I suspect nowhere near as successful as I think they might have hoped. They haven’t had much luck luring customers away from Silk Road despite aggressive marketing, lower commissions and lower prices. People are suspicious of them and loyal to Dread Pirate Roberts.

But it’s early days yet. If Silk Road makes more mistakes and Atlantis proves itself safe and reliable, people will eventually drift that way.

when trading on the dark web people use the bitcoin digitalised currency. how does this alternative currency work? what of the creator satoshi nakamoto; who is he?

There are many people better placed than me to tell you how Bitcoin works – it’s pretty complicated. On a very basic level it is a borderless cryptocurrency that isn't subject to any pesky central regulation and can be acquired anonymously for use to purchase goods and services without leaving a digital trail.

Satoshi Nakomoto is the pseudonymous genius who invented the Bitcoin then quietly disappeared. Rumour has it that he owns an untouched Bitcoin wallet that was created from scratch and is now worth over $100m. There have been many investigations to try and uncover his true identity, but so far none have definitively unmasked him.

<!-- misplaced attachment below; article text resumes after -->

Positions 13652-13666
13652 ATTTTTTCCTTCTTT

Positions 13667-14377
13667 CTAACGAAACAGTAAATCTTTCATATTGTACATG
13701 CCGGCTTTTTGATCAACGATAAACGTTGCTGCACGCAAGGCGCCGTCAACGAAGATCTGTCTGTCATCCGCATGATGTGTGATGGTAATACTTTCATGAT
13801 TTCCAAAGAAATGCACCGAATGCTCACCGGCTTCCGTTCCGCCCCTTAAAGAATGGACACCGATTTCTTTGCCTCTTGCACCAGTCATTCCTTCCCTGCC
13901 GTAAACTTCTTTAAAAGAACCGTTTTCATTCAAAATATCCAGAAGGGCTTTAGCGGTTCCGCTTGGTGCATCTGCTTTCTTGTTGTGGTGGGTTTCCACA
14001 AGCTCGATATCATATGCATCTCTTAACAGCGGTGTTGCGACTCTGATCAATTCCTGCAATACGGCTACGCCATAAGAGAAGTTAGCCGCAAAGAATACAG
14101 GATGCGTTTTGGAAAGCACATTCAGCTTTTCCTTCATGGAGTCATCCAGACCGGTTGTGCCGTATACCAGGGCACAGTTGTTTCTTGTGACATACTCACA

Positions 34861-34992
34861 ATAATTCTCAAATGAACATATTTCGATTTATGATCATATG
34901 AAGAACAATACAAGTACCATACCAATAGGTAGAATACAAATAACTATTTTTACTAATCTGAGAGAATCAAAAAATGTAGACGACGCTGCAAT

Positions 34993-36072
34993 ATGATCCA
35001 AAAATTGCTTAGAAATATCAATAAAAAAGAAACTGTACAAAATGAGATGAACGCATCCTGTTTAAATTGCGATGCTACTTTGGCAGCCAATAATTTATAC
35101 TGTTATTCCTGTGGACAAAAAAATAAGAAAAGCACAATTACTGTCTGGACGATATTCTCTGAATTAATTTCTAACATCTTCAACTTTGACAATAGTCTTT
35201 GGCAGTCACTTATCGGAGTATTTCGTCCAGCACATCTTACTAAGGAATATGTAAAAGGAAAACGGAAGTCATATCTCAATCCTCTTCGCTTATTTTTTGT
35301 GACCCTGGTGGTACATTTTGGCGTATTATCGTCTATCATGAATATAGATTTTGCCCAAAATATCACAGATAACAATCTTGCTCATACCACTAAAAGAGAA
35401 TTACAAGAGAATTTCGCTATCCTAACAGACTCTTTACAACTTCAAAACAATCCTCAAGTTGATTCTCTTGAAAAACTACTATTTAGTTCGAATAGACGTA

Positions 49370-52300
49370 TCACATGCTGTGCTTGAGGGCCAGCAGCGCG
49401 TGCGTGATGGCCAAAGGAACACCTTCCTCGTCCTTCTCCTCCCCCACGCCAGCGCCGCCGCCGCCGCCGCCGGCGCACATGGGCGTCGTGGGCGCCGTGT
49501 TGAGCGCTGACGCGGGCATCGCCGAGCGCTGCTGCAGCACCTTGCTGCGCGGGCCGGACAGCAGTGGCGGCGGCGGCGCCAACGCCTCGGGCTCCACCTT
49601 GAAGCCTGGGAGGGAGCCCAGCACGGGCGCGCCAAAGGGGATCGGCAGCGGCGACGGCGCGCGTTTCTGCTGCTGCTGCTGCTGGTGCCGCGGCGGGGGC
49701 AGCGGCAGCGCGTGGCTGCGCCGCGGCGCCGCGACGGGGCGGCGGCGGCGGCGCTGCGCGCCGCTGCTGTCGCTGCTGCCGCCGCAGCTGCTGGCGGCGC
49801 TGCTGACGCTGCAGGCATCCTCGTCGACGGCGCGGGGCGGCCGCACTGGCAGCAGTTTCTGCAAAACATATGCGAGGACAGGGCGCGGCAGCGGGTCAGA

on a personal note what lead you down the path of all things vice?

There seemed to be a niche that needed to be filled of non-hysterical and intelligent reporting of what can be sensational topics. And hanging around the dark web can be both fascinating and disturbing.

and what’s preoccupying you in this direction at present?

I have a book deal with Pan MacMillan to write the Silk Road story, so I’m immersed in a world of interviews with some diverse and fascinating characters.

eileen thank you so much for filling us in here at powder on this digitalised underbelly. we look forward to reading your next piece on all things vice.

Thanks for having me :)